Thank You.

Thank you.

Thank you. Thank you. Thank you.

Thank you to all of our hard working teachers who spend their days in their classrooms, doing their best to reach and teach our children. Thank you for the work that you do, and especially thank you to all of those who took the time to thank me for my post. You are the real heroes, and we all owe you a debt of gratitude.

Thank you to everyone who read my post.

Thank you to everyone who learned something from my post.

Thank you everyone who was moved by my post.

Thank you to everyone who shared my post.

Thank you to everyone whose perspective changed, even a tiny bit, as a result of my post.

Thank you to for sharing my post.

Thank you to Valerie Strauss for reading my words, tracking me down, and asking permission to share my thoughts on her blog The Answer Sheet at The Washington Post. I appreciate the opportunity to share the platform Ms. Strauss established more than I can say. In particular, thank you, Ms. Strauss, for your kind words and encouragement — in recent years, I’ve spent far more time writing legal briefs than personal essays, and the encouragement to continue finding my creative voice helps. It really does.

Thank you to all of you who commented on my post, whether publicly or privately. It is the conversations we have that are the first steps to making sure that our schools — and our teachers — reflect our values. I think that teaching, learning, and education happen most authentically and meaningfully in the context of a conversation. So to all of you who have been willing to have that conversation, I very much appreciate your time and your thoughts. In particular, I appreciate the perspectives from those who don’t agree with me — or, in some cases, from those who assume that we don’t agree. I’ve learned something from each of you. By the way, someone in the comments accused me of having deleted his or her comment: I assure you that if a comment disappeared, it wasn’t intentional (and I don’t think I deleted anything), but if it did happen, it was merely a result of my inexperience with the WordPress and BlogPad Pro platforms, and was most certainly not an intentional effort to silence criticism: that is the last thing I would ever want to do.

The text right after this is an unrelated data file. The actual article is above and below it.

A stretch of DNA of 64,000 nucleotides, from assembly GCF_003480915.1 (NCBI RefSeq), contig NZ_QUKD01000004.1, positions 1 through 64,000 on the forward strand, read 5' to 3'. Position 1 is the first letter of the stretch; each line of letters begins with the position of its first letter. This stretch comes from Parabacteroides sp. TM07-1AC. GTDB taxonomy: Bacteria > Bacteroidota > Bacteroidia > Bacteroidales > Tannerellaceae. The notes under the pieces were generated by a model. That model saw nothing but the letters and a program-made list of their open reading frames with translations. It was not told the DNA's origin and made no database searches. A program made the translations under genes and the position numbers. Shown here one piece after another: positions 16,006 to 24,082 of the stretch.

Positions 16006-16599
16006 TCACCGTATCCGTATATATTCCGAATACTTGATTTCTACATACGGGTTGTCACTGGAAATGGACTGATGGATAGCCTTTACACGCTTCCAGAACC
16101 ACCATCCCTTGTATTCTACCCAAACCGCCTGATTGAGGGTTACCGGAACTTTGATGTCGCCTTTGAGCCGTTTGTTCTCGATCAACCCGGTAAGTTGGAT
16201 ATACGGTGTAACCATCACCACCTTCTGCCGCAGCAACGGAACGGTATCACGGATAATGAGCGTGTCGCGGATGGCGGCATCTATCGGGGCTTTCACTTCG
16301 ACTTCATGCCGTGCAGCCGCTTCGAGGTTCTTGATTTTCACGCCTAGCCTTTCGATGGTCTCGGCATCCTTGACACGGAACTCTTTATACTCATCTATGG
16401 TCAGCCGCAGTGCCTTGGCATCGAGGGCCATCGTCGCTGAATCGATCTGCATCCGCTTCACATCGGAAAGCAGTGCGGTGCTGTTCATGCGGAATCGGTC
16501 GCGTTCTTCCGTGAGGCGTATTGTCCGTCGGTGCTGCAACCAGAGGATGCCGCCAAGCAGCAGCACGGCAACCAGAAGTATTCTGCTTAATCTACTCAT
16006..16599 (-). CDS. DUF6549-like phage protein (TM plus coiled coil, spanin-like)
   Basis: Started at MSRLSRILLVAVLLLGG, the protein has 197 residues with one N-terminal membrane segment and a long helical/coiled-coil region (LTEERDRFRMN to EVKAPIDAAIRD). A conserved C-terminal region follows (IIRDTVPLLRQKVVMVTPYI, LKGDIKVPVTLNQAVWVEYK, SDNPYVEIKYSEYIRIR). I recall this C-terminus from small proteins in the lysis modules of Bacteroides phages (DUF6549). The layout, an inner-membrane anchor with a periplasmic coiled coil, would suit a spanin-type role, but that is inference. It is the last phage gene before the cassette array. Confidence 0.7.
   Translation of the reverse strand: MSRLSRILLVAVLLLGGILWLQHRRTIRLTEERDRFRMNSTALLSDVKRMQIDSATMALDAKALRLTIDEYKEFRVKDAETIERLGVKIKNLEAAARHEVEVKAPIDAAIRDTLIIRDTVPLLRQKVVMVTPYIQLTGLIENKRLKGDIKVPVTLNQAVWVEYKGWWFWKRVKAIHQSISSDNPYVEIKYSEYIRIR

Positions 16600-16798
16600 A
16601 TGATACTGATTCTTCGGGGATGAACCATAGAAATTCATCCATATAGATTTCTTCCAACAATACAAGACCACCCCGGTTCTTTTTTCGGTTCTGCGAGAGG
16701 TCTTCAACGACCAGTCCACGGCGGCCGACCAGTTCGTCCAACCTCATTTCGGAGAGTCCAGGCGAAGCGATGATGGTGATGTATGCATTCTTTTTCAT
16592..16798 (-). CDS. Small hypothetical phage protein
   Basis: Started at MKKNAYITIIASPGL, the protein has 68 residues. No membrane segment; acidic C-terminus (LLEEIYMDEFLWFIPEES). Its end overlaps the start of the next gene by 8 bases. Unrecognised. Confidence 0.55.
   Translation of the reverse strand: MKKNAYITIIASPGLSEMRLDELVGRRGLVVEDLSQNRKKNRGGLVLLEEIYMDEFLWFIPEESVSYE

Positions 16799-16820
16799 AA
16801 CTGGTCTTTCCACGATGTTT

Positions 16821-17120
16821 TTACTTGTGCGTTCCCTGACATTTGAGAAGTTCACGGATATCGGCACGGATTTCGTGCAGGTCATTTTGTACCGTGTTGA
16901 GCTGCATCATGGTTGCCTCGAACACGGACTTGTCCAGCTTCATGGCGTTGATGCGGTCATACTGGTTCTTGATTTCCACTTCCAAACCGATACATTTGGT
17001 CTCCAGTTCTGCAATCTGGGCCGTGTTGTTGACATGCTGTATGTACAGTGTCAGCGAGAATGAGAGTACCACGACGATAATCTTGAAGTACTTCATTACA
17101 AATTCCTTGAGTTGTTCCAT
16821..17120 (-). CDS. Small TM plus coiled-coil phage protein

I will write more. I have more stories to tell, and more to say. But first I need to attend to my family and my job.

Thank you, so much, for listening and responding. I am honored and humbled by the attention and experience of having my words go “viral.” It is good to know that I am not alone.

Dinner Table Depositions (or Whatever Happened to Horace Mann?)

by Sarah Blaine

“A republican form of government, without intelligence in the people, must be, on a vast scale, what a mad-house, without superintendent or keepers, would be on a small one.” — Horace Mann (educator & attorney)

Living in a house with a former teacher turned attorney can’t always be easy. It probably doesn’t help that my husband is also an attorney. As we share stories about our days around the family dinner table each night, our dinner table conversation almost invariably includes some legal discussion.

Then the questions start. My favorite first came about three years ago:

“What’s a deposition?”

How do you explain a deposition to a six year old?


All of my lawyer friends…

How do you do it?

You don’t.

You act it out.

Ok. Well, first we need to assign roles. E, you are going to be the witness.

— Okay.

E, do you want Mommy or Daddy to be your attorney?

— Mommy.

Ok. Then Daddy is going to be the attorney for your adversary.

J is going to be the court reporter.

— What’s a court reporter?

J, your job is just to sit there and pretend to type what we’re saying.

We show the two year old what to do and she bangs on the table like a court reporter for a minute and then returns to smearing peas onto her face and into her hair.

So then we need a hypothetical dispute. E’s across-the-street sometimes future-husband, sometimes arch-nemesis will do for an adversary. In our hypothetical, they’re fighting about sometimes-nemesis stealing E’s stuffed shark.

J again bangs on the table. M examines the witness. And E answers the questions.

We swear the witness and “go on the record.”